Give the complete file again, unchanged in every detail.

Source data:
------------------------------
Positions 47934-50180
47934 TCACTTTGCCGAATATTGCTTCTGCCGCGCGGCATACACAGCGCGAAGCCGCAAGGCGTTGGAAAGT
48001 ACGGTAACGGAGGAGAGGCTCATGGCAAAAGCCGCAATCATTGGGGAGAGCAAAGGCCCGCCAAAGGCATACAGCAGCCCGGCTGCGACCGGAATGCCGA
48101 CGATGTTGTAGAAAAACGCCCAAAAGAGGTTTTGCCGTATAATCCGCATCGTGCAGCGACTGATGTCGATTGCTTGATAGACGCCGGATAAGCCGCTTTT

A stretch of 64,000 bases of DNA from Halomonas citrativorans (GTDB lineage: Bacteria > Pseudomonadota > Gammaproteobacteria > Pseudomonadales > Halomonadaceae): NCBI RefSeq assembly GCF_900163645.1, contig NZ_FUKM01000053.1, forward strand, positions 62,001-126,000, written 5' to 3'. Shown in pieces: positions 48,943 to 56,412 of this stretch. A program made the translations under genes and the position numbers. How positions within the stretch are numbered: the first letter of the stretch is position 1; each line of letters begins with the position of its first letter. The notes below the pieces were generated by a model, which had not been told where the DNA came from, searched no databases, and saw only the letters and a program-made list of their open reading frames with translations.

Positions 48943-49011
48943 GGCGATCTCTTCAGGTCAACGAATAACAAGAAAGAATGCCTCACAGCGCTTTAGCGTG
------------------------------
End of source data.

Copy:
Positions 47934-50180
47934 TCACTTTGCCGAATATTGCTTCTGCCGCGCGGCATACACAGCGCGAAGCCGCAAGGCGTTGGAAAGT
48001 ACGGTAACGGAGGAGAGGCTCATGGCAAAAGCCGCAATCATTGGGGAGAGCAAAGGCCCGCCAAAGGCATACAGCAGCCCGGCTGCGACCGGAATGCCGA
48101 CGATGTTGTAGAAAAACGCCCAAAAGAGGTTTTGCCGTATAATCCGCATCGTGCAGCGACTGATGTCGATTGCTTGATAGACGCCGGATAAGCCGCTTTT

A stretch of 64,000 bases of DNA from Halomonas citrativorans (GTDB lineage: Bacteria > Pseudomonadota > Gammaproteobacteria > Pseudomonadales > Halomonadaceae): NCBI RefSeq assembly GCF_900163645.1, contig NZ_FUKM01000053.1, forward strand, positions 62,001-126,000, written 5' to 3'. Shown in pieces: positions 48,943 to 56,412 of this stretch. A program made the translations under genes and the position numbers. How positions within the stretch are numbered: the first letter of the stretch is position 1; each line of letters begins with the position of its first letter. The notes below the pieces were generated by a model, which had not been told where the DNA came from, searched no databases, and saw only the letters and a program-made list of their open reading frames with translations.

Positions 48943-49011
48943 GGCGATCTCTTCAGGTCAACGAATAACAAGAAAGAATGCCTCACAGCGCTTTAGCGTG